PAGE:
1. The encroachment of woody plants into grasslands is an ongoing global problem that is largely attributed to anthropogenic factors such as climate change and land management practices. Determining the mechanisms that drive successful encroachment is a critical step towards planning restoration and long-term management strategies. Feedbacks between soil and aboveground communities can have a large influence on the fitness of plants and must be considered as potentially important drivers for woody encroachment. 2. We conducted a plant-soil feedback experiment in a greenhouse between eastern redcedar Juniperus virginiana and four common North American prairie grass species. We assessed how soils that had been occupied by redcedar, a pervasive woody encroacher in the Great Plains of North America, affected the growth of big bluestem, little bluestem smooth brome, and western wheatgrass over time. We evaluated the effect of redcedar on grass performance by comparing the height and biomass of individuals of each grass species that were grown in live or sterilized conspecific or redcedar soil. 3. We found that redcedar created a negative plant-soil feedback that limited the growth of two species. These effects were found in both live and sterilized redcedar soils, indicating redcedar may exude an allelochemical into the soil that limits grass growth. 4. Synthesis. By evaluating the strength and direction of plant-soil feedbacks in the encroaching range, we can further our understanding of how woody pants successfully establish in new plant communities. Our results demonstrate that plant-soil feedback created by redcedar inhibits the growth of certain grass species. By creating a plant-plant interaction that negatively affects competitors, redcedars increase the probability of seedling survival until they can grow to overtop their neighbors. These results indicate plant-soil feedback is a mechanism of native woody plant encroachment that could be important in many systems yet is understudied.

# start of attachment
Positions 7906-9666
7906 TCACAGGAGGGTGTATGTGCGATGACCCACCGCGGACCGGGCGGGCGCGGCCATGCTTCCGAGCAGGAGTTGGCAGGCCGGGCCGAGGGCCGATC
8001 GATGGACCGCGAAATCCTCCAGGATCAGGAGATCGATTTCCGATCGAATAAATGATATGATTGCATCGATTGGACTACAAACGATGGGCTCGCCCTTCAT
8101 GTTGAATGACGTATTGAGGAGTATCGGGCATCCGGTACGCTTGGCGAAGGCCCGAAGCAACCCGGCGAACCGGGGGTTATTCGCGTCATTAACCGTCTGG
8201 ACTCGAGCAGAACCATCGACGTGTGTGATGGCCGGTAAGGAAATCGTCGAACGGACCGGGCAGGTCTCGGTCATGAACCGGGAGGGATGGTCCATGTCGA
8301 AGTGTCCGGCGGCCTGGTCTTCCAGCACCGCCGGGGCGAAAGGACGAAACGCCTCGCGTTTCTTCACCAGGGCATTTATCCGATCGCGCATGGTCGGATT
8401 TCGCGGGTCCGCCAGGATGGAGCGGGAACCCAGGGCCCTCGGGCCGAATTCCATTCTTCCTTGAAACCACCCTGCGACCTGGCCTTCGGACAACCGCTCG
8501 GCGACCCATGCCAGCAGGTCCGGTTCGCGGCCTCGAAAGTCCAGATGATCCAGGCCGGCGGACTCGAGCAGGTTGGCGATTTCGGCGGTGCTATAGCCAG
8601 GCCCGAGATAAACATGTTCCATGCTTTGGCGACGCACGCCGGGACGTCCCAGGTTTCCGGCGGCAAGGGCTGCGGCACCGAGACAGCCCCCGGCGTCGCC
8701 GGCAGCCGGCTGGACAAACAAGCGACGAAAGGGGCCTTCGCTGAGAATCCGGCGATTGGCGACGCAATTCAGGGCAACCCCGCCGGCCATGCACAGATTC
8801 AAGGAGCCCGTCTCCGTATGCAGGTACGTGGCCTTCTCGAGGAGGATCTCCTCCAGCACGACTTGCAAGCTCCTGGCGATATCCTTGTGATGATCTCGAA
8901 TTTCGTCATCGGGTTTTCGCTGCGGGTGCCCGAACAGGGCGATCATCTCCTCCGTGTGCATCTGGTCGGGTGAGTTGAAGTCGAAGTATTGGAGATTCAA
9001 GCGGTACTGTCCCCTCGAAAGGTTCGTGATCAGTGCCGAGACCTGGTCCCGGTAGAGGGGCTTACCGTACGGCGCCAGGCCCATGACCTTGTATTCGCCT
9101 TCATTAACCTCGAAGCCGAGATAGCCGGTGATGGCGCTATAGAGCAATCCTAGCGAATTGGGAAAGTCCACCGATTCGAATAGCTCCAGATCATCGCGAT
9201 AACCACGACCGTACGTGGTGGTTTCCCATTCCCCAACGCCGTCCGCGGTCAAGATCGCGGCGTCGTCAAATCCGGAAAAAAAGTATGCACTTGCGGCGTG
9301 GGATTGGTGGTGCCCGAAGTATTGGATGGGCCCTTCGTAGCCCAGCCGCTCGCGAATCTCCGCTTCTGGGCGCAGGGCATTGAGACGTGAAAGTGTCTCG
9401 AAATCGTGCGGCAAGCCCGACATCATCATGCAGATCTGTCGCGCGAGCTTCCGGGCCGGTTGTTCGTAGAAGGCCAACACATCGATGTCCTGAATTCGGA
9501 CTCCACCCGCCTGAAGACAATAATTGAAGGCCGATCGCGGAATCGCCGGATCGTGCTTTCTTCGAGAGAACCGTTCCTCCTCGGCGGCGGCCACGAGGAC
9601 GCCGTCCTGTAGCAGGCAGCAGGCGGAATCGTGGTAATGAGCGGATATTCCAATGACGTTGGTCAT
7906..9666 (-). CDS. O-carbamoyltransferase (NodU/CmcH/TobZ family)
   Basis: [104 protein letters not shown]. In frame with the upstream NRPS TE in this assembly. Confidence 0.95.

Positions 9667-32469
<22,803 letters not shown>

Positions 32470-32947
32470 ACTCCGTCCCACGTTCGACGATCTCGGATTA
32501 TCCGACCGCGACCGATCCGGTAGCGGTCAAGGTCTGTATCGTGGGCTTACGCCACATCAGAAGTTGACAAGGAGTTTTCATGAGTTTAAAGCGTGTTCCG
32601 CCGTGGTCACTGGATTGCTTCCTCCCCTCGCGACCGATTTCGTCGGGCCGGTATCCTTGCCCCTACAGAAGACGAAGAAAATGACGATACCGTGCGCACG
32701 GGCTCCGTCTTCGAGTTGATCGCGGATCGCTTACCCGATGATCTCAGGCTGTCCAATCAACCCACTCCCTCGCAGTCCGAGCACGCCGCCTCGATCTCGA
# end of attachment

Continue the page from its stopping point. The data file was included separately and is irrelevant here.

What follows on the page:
Workers of the ant Cardiocondyla elegans drop female sexuals into the nest entrance of other colonies to promote outbreeding with unrelated, wingless males. Corroborating results from previous years we document that carrier and carried female sexuals are typically related and that the transfer initially occurs mostly from their joint natal colonies to unrelated colonies. Female sexuals mate multiply with up to seven genetically distinguishable males. Contrary to our expectation, the colony growth rate of multiple-mated and outbred female sexuals was lower than that of inbred or single-mated females, leading to the question of why female sexuals mate multiply at all. Despite the obvious costs, multiple mating might be a way for female sexuals to “pay rent” for hibernation in an alien nest. We argue that in addition to evading inbreeding depression from regular sibling mating over many generations, assisted dispersal might also be a strategy for minimizing the risk of losing all reproductive investment when nests are flooded in winter.
Aim: Understand the ecological processes that shape community composition in eelgrass meadows along the coast of France at local and regional scales. Location: Northeastern Atlantic. Methods: Combining taxonomic and trait-based approaches with structural equation modeling, we explored the mechanisms governing community assembly in five meadows located over a distance of 800 km along the French coast in the Northeast Atlantic. We assessed the spatial variability of eelgrass-associated invertebrate communities as affected by environmental parameters or morphological traits of the eelgrass and linked these mechanisms to their impacts at local and regional scales through analyses of the taxonomic and functional α and β diversities. We then quantified the direct and indirect effects of environmental factors on macrofaunal structure and composition. Results: Eelgrass meadows locally favored higher species abundance, diversity, and functional traits present in the community relative to nearby bare sediments. At the regional scale, eelgrass diversity was comparable between sites, with high species turnover observed among them, and each site being characterized by different species and different sets of traits. These differences were due in part to morphological traits of the meadows, but the explanatory variables that best explained the differences among the meadows were environmental conditions, including temperature, current velocity, and Δ water level. Main conclusions: Meadows appear to harbor subsets of species from the regional species pool, rather than harboring eelgrass-specific assemblages. The processes that maintain seagrass diversity appear to reflect a seascape-scale meta-community composed of many habitats connected by source-sink dynamics. Given that eelgrass enhances the diversity and abundance of species found in neighboring habitats, conservation programs should consider ecosystem-level protection spanning multiple habitats, including eelgrass, in order to maximize the protection of biodiversity.